Moving Forward: A Look Back at the Push for Marriage Equality at the DNC
The Democratic National Convention concluded on Thursday, as President Barack Obama officially accepted the DNC’s nomination. This year’s DNC was historic for the LGBT community, marking the first time marriage equality has been adopted into the Democratic platform. There were over 500 LGBT delegates present at the convention, according to the Washington Blade.
The President officially endorsed same sex marriage earlier this year, and was a driving force behind overturning “Don’t Ask, Don’t Tell.”
In his speech on Thursday, he reiterated his support for the LGBT community and women’s rights, saying, “Washington politicians […] want to decide who you can marry, or control health care choices that women should be making for themselves,” Obama said. “Only you can make sure that doesn’t happen. Only you have the power to move us forward.”
The President was one of a number of influential speakers who addressed marriage equality. First Lady Michelle Obama, openly gay Congressman Jared Polis, and 21-year-old Zach Wahls, who became a YouTube sensation when a speech he gave in defense of his two moms went viral, were among those who came out in support of LGBT rights. (Michelle Obama enters at 2:40)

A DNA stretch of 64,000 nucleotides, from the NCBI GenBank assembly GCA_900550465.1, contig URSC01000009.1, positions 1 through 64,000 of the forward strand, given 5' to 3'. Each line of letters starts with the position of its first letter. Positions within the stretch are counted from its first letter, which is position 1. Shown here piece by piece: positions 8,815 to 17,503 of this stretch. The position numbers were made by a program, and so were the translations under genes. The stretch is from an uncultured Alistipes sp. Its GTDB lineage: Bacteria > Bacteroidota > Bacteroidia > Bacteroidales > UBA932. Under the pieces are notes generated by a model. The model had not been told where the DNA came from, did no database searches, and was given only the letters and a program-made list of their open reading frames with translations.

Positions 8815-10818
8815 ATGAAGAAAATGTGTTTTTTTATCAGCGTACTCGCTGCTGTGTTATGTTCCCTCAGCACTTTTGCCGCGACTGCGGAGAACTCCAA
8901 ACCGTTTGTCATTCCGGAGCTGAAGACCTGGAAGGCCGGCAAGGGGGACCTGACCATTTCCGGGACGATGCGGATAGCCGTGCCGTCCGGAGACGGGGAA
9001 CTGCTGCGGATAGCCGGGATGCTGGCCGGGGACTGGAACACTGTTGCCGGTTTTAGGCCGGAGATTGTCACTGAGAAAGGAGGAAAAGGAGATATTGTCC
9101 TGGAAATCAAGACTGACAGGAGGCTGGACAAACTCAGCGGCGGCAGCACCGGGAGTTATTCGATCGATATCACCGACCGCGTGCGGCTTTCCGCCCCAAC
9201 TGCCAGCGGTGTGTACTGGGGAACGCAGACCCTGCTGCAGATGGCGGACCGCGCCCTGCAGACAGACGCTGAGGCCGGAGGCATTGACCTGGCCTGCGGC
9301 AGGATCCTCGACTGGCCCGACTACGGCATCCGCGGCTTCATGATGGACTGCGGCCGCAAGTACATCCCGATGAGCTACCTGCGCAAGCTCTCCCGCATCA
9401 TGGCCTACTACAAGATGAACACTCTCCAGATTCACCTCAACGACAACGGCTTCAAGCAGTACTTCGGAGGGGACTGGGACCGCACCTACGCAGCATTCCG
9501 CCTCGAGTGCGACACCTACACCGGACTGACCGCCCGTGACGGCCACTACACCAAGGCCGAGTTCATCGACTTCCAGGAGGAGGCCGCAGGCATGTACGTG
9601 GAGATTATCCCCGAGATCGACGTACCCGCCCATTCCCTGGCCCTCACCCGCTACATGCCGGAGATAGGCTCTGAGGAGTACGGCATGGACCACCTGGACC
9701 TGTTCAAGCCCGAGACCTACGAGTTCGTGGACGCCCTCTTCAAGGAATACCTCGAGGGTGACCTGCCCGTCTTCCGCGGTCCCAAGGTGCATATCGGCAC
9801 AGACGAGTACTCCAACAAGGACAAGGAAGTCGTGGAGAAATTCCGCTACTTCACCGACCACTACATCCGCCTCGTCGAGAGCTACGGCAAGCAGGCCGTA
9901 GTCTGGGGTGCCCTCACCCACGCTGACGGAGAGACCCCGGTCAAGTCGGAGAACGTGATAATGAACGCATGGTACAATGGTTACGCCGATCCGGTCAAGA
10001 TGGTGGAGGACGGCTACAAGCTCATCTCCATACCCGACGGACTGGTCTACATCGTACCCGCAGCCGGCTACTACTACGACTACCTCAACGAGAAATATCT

Another notable speaker last night was Tammy Baldwin, Congresswoman from Wisconsin, who is campaigning to become the first openly gay member of the US Senate. She addressed issues including Medicare and the economy before concluding her speech with her fervent support for LGBT rights. “Our president has made historic progress toward equality," said Baldwin. “He repealed ‘Don't Ask, Don't Tell’ so that no American ever again has to lie about who they are in order to serve the country we love. Republicans want to write discrimination into our Constitution. But the Wisconsin I know believes that with each passing year and each generation, our country must become more equal, not less. Mitt Romney, Paul Ryan, Scott Walker, Tommy Thompson—they think they're the only ones who speak for Wisconsin.”
“But come November, the Wisconsin I know—the America I love—will speak out loud and clear, and keep us moving forward: forward with a strong middle class; forward on a path to prosperity; forward with President Obama!”
The first Presidential debate will be held on October 3, with a focus on domestic policy.